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In re EpiPen (Epinephrine Injection, USP) Marketing, Sales Practices and Antitrust Litigation

United States District Court, D. Kansas

May 31, 2018

IN RE: EpiPen (Epinephrine Injection, USP) Marketing, Sales Practices and Antitrust Litigation This Document Applies to All Cases IN RE: (EpiPen Epinephrine Injection, USP) Marketing, Sales Practices and Antitrust Litigation

          MEMORANDUM AND ORDER

          Teresa J. James U.S. Magistrate Judge.

         This matter is before the Court on (1) Class Plaintiffs' Motion to Compel Compliance with Subpoena Directed to Non-Party Optum Rx, Inc. (ECF No. 198) in No. 17-md-2785-DDC-TJJ, and (2) Non-Party OptumRx, Inc.'s Motion to Quash Plaintiff's Rule 45 Subpoena (ECF No. 1) in No. 18-mc-206-DDC-TJJ. Pursuant to Fed.R.Civ.P. 45, Class Plaintiffs seek an order requiring non-party Optum Rx, Inc. (“Optum”) to search for and produce documents responsive to Plaintiffs' subpoena served on December 11, 2017. Optum opposes the motion. Also pursuant to Rule 45, Optum seeks an order quashing Class Plaintiffs' subpoena. Class Plaintiffs oppose Optum's motion. As set forth below, the Court will grant Plaintiffs' motion subject to certain limitations, and will grant in part and deny in part Optum's motion.

         I. Relevant Background

         On December 8, 2017, Plaintiffs issued a Rule 45 subpoena to Optum and served it three days later. The date specified in the Subpoena for compliance was January 9, 2018. Under Rule 45(d)(2)(b), Optum's deadline for objections was 14 days after service of the subpoena.[1] Optum neither served objections nor produced documents in accordance with the subpoena. Instead, on February 2, 2018, Optum served objections on Plaintiffs' counsel, and on February 7, 2018, Optum filed a motion to quash the subpoena in the U.S. District Court for the Central District of California.[2] On February 12, 2018, Plaintiffs filed the instant motion. Pursuant to the parties' stipulation, on March 9, 2018, Optum's motion to quash was transferred to this district.[3] The parties have engaged in extensive written and oral communication regarding the subpoena. Based on the parties' efforts, the Court finds they have complied with the requirements of D. Kan. R. 37.2.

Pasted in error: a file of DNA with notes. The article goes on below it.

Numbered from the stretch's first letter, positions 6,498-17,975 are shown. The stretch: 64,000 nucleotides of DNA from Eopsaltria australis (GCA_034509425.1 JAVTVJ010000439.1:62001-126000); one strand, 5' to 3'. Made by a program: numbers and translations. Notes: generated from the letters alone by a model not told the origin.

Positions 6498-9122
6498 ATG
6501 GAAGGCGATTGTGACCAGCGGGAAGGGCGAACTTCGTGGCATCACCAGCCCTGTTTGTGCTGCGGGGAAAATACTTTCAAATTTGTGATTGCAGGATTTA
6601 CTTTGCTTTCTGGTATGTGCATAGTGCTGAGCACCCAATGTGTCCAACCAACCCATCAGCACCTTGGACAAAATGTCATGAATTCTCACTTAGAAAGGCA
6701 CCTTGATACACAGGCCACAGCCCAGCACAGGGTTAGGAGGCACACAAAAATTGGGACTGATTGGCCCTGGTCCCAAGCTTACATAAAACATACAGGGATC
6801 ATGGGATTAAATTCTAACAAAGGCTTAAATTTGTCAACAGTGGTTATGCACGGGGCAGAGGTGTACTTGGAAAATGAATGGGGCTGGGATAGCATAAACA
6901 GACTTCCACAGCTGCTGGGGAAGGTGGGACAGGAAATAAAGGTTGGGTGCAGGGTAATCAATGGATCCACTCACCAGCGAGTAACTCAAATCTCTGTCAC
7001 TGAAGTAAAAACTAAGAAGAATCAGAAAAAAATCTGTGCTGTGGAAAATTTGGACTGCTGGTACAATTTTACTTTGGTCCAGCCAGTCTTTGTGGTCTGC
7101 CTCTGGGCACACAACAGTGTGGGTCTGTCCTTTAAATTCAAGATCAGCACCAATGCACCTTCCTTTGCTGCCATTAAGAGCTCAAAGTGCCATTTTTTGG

II. Summary of the Parties' Arguments

         The parties raise symmetrical issues and arguments in Optum's motion to quash and in Plaintiffs' motion to compel.[4] Plaintiffs contend that Optum's failure to serve written objections within 14 days of service of the subpoena waives Optum's objections, thereby warranting an order to Optum to produce documents responsive to the subpoena.

         Optum challenges service of the subpoena; objects that complying with the subpoena would impose undue burden and expense on Optum, the latter of which should be remedied by requiring Plaintiffs to pay Optum's cost of compliance; and objects to the subpoena as premature and unnecessary.[5]

         III. Legal Standard